Sacramento mayor tests 'protected' bike lane
The city of Sacramento opened its first “parking-protected” bike lane downtown Wednesday for a three-day trial and asked cyclists and others to check it out and offer feedback.
The lane will be open on P Street between 13th and 15th streets through Friday. City officials plan to install permanent parking-protected lanes next spring on three streets, 20 blocks in total, designed to make downtown less dangerous and more welcoming for cyclists of all abilities.
Mayor Darrell Steinberg, one of the first to try it out with City Councilman Steve Hansen, called it an inexpensive way to increase cycling safety. “Some of the best ideas are the simplest ideas,” he said.
Parking-protected bike lanes are created by moving the parking lane out into the street, and putting the bike lane next to the curb. That turns the parking lane into a buffer zone between cyclists and moving vehicles. To make room, the city had to reduce the motor vehicle lanes on those two blocks from three to two.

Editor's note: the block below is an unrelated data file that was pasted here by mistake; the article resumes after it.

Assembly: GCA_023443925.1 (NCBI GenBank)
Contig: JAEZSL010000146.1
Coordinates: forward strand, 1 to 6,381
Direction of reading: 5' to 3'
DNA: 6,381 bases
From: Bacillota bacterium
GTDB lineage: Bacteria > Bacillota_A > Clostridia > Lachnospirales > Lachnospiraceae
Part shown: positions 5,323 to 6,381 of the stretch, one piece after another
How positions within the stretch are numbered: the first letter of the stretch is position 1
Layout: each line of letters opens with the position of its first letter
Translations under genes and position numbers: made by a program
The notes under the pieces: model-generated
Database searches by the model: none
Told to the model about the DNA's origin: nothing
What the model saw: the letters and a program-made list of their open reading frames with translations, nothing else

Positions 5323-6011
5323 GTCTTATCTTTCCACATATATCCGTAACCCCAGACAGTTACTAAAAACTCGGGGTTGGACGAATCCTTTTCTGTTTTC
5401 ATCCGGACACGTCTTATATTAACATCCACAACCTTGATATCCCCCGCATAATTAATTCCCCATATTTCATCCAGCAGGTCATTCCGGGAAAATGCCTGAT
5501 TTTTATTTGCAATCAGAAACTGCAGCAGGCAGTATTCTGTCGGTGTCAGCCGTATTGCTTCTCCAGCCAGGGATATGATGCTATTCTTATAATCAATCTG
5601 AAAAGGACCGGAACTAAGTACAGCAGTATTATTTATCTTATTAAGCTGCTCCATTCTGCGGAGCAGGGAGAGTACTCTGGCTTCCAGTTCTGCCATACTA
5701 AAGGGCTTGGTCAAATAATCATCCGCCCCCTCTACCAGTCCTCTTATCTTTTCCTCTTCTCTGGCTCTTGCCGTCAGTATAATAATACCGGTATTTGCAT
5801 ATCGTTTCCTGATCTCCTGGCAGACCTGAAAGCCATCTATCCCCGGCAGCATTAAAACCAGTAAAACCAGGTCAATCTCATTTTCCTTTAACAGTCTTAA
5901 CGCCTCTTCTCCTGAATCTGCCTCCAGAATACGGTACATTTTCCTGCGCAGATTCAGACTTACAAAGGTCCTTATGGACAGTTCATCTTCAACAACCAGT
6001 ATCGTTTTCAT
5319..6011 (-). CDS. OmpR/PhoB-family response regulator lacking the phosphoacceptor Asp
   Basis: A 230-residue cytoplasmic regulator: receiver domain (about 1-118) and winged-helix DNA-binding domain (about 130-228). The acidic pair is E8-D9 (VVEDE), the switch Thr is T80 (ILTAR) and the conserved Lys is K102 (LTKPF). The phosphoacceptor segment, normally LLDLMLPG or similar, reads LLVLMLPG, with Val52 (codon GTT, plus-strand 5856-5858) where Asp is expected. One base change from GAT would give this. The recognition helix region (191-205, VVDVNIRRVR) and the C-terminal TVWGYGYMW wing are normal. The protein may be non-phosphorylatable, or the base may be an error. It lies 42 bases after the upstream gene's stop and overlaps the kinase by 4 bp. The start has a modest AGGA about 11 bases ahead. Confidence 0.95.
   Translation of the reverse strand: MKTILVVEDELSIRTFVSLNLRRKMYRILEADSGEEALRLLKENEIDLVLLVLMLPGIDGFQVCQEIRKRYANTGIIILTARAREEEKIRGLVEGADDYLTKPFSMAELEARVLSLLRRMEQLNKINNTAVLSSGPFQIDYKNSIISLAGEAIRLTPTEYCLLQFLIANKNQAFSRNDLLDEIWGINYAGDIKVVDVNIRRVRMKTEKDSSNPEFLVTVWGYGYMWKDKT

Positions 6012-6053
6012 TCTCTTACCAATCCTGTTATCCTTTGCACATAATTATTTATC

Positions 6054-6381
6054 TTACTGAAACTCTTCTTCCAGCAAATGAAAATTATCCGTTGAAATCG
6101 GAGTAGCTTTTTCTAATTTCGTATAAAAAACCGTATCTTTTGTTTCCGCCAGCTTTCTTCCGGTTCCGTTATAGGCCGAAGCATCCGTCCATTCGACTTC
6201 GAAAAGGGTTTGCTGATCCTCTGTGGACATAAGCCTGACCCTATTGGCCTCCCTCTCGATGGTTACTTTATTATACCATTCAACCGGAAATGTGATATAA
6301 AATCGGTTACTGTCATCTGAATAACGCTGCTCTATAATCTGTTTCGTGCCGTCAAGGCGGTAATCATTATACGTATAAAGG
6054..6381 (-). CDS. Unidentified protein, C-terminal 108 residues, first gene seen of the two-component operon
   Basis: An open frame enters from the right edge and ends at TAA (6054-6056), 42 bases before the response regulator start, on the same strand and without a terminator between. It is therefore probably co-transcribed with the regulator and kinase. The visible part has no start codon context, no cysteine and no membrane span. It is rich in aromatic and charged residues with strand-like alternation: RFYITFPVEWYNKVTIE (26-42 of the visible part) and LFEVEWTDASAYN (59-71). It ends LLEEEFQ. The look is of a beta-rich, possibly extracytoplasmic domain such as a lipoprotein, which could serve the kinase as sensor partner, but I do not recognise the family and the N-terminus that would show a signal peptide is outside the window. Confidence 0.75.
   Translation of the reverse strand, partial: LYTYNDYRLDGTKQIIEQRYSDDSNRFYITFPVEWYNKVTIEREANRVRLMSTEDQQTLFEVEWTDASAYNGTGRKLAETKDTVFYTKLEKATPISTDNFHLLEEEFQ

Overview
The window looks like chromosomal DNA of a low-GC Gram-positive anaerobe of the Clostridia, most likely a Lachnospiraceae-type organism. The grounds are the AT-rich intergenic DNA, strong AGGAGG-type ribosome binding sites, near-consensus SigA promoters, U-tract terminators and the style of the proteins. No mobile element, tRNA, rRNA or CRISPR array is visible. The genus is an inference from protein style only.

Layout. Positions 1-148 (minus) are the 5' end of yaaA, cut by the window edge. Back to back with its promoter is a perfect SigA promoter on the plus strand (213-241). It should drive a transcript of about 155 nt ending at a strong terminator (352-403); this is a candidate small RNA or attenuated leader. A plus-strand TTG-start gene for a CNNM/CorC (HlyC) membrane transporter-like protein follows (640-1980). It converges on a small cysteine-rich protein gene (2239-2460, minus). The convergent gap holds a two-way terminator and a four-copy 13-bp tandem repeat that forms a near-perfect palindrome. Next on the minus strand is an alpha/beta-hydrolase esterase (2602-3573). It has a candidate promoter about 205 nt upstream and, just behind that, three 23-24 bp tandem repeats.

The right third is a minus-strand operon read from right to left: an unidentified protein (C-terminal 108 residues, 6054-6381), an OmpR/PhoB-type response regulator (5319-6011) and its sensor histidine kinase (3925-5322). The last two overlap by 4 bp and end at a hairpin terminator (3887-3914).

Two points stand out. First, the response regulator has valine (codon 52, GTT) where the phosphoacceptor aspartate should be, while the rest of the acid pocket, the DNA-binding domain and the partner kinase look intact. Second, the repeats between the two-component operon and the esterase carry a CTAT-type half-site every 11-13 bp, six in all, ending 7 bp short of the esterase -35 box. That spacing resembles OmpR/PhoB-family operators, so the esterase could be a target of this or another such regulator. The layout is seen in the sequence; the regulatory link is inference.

The bike-lane configuration includes a 3-foot-wide diagonally striped zone between the parked cars and the bike lane, allowing drivers space to open their doors without hitting a cyclist. Parkers will step across the bike lane to the curb to feed the meters.
The city will hold a meeting Monday, Oct. 9, at 5 p.m. in the City Hall lobby to get reactions to the test and to show its plans for expansion next spring.
The city plans to add the lanes permanently on P and Q streets next spring between Ninth and 15th streets, and on 10th Street between I and Q streets. The lane on 10th Street will be set up differently to allow chartered buses to pull up and park at their normal curb spots in front of the state Capitol. The total project is expected to cost $500,000.
Next spring’s permanent protected lanes will be on P and Q streets between Ninth and 15th streets, and on 10th Street between I and Q streets.